Though often described as a conservative, Kintner was a flexible man. He worked well with labor leaders and saw the welfare of the common man as a key promise of democracy, believed in a free market but was no advocate of Darwinian capitalism, and feared for a civilization that exalted consumerism over morality.
Later, when I got to know him better, I realized that he was an “other-directed” man. The things of this world he measured by their impact on a calling to serve God. This hidden imperative was revealed only to a few. He did not linger on it, but you knew you had entered his supreme confidence when he discussed it.
Vietnam was a terrible and tragic time for Bill Kintner. Americans were ripping the country apart over a badly run foreign war in the wrong place at the wrong time. To this grand anguish was added a personal one. As director of FPRI in 1970, succeeding Robert Strausz-Hupe, he had to take the institute out of the University of Pennsylvania, where antimilitary faculty members prevailed in prohibiting classified studies on research, including arms control.
Kintner knew more than a little about Asia. He had fought the Chinese in Korea, where as a commander he won a reputation for taking care of hi men, Ultimately, in his view, the Soviet Union, not China, was the more dangerous adversary. But Vietnam had to be managed successfully lest the larger cause be lost.
Kintner’s embassy in Thailand (1973-75) proved controversial. He had the impossible task of securing Thai support for a war the United States was preparing to leave. He was too bluntly honest, especially with his own government. He then returned to FPRI and served as president from 1975 to 1982. Here, too, controversy struck, and he found himself in a distasteful quarrel with some of his colleagues. But Kintner persevered, pioneering a joint project with the Soviet Institute for the Study of the USA and Canada that permitted annual exchanges between top non-governmental scholars and analysts despite the cold war. He also co-authored an incisive book on A Matter of Two Chinas.
He remained active well into his old age, serving after retirement on the board of the congressionally chartered United States Institute of Peace. With Richard Foster he did notable work on strategy for the U.S. Navy and wrote a regional study of Soviet strategy. He had a remarkable fund of “war stories” about the famous and sometimes the rich, but despite my urging and that of others, he never put down his impressions of the many leaders he met, ultimately judging the character of others was not for him.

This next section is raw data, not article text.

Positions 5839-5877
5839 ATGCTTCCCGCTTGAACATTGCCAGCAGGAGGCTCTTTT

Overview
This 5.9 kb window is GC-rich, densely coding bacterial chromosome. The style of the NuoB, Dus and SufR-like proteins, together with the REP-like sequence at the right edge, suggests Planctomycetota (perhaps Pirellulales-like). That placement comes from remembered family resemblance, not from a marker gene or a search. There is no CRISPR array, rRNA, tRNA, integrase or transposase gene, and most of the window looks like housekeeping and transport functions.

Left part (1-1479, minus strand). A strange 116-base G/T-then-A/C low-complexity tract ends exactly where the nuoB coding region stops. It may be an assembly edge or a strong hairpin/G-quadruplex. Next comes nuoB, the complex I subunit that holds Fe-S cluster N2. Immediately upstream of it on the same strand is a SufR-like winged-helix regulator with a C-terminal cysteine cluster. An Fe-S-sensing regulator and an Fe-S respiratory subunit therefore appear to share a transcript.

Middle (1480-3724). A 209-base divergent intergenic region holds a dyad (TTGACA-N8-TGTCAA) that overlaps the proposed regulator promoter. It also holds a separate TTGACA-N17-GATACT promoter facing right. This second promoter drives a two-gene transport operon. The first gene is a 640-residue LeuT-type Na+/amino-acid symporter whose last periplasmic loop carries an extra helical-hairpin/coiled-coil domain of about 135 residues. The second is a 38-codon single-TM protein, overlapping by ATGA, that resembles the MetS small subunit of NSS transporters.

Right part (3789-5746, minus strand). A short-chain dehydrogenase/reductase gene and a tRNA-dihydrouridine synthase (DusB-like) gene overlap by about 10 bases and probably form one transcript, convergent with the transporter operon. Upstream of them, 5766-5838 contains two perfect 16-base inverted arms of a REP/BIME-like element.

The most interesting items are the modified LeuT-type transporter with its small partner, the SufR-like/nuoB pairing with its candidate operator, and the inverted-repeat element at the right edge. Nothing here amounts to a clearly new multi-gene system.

Kintner was an exceptionally loyal man. He experienced difficult times yet never flinched from doing right. He had to live with himself and with the Supreme Being. In later years he rejoiced in the end of the cold war but did not gloat at the defeat of the Russians. He knew too many good men on the other side, and there was something about the humiliation of a great people that he feared.
Although stricken finally with a painful disease, he persisted, concentrating on a remarkable historical-theological work, TheRole of Ancient Israel, which was published in 1996. He made one of his last public appearances-at great physical effort-to attend FPRI’s fortieth anniversary banquet, where we were able to thank him publicly for a lifetime of service.
It can be said about William Kintner that he did his best, and that his best was very good indeed. He embodied the great simplicities that underpin a life well lived: honesty, courage, candor, kindness, compassion, and uprightness in thought and deed. I can see him still-his shy smile, direct manner, the man on the couch assembling his books and strategies from the raw material of life. Verily did he love life, but for Heaven’s sake, not his own. Those of us who benefited so much from his teaching by example must carry on his ideal. We cherish his memory, secure in the knowledge that in the great roll call of those who preserved liberty in a dangerous time, the name of William R. Kintner will occupy a notable place. To use a phrase of Swedenborg, he was truly a “celestial man.”